-Try to understand fears and concernsone by one through listening
-Adopt an inclusive approach involving stakeholders (Faculty, students, alumni, staff, andemployers)
-Action plan (What, How, Who and When)
-Monitor progress and align reward system to contribution, ultimately performance
A specific method in 3 steps was presented to summarize up “Leading at the crossroad of change”:
1-Categorize stakeholders: Super-ordinates (Dean, Chancellor, Boards, Governance Groups); Teams members (Faculty, Direct reports, Staff, Organizational Subunits, Support teams); Customers (Students, faculty, Employers).
2-Match CoSTS Communications/ Strategies/ Tactics and Sequencing to each stakeholder: Agree-in (timing and objectives, stakeholders landscape); Bee-in (Select the right team, gain the team’s commitment, communicate the preliminary vision, comprehensively formulate the challenge); Buy-in (invite customers to bee-in, engage lead opinion leaders, understand customer needs, market and advertise); Allow-in (solicit bee-in, solicit buy-in, engage in “gift exchange”, leverage agree-in, exclude).
3-Avoid stimulating emotions of Disrespect, Envy, Anger and Fear (DEAF): Negative emotions can make people DEAF to and undermine your change effort.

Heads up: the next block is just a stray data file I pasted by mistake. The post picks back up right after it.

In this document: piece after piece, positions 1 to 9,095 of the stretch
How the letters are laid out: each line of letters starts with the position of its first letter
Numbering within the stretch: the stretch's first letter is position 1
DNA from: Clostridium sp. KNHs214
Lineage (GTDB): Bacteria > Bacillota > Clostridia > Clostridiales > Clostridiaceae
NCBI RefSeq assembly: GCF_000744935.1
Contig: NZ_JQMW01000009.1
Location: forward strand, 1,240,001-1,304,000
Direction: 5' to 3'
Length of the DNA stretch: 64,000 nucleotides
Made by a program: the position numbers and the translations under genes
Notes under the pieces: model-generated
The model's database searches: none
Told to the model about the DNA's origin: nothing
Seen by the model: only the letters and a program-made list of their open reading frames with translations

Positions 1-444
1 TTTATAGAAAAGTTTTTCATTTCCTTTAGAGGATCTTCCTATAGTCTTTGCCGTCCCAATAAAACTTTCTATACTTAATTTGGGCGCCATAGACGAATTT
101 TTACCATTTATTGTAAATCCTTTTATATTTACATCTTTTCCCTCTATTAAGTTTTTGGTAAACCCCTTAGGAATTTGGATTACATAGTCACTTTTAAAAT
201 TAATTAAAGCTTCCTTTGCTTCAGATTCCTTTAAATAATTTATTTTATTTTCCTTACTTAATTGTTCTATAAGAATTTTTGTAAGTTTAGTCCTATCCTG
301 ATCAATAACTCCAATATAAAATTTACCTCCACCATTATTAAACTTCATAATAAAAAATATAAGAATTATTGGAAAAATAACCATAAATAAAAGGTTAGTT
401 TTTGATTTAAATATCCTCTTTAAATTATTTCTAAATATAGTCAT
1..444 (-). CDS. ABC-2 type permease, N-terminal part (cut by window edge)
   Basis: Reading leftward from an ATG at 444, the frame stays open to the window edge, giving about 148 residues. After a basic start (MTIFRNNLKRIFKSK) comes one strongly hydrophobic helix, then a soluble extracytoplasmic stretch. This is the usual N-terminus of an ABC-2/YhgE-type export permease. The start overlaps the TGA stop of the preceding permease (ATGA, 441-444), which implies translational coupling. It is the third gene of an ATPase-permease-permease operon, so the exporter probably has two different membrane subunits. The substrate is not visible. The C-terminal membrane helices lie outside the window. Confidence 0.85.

Create a Growth Culture
Today, learning matters more than ever. Lifelong learning is a new norm. Most people look for a job who helps them reach their potential, be the best of themselves. Neuro science findings show that learning changes the brain and has a positive effect on performance. The concept of neuroplasticity proves than learning helps grow and become ones best self, because learning is building neural pathways.
This is how we moved from Management Science, to Social Science then we are using nowNeuro Science.What learning organizations are looking for is Transformative Learning that shifts from knowledge delivery to conviction and behavioral transformation that leads to change in action.
Actually, a transformation learning is linked to personal involvement. As Educational enterprises, B.schools should give the best example of how to induce insight: introduce a range of concepts, let people learn on their own and give them time for reflection. This works not only with students butalso with any other member of the community, including faculty and staff. We are not talking anymore about human resources but about talents and talents development.This is why it’s important to foster an inclusive growth mindset within the institution. People should be encouraged to embrace challenges and see them as opportunity to grow. Feedback is useful for learning and it should be seen as useful for learning and improving.
Different ways to create a growth culture where discussed, such as:
-Create a safe environment to take risks and make mistakes
-Develop managers with right skills (psych safety, empathy, etc.)
-Hold managers accountable for health of their group
-Measure, recognize learning, effort and progress
-Review your performance review process
But above all, top management leaders should be role models by showing curiosity, learning and recovering from mistakes. This is how the tone can be set and fine-tuned.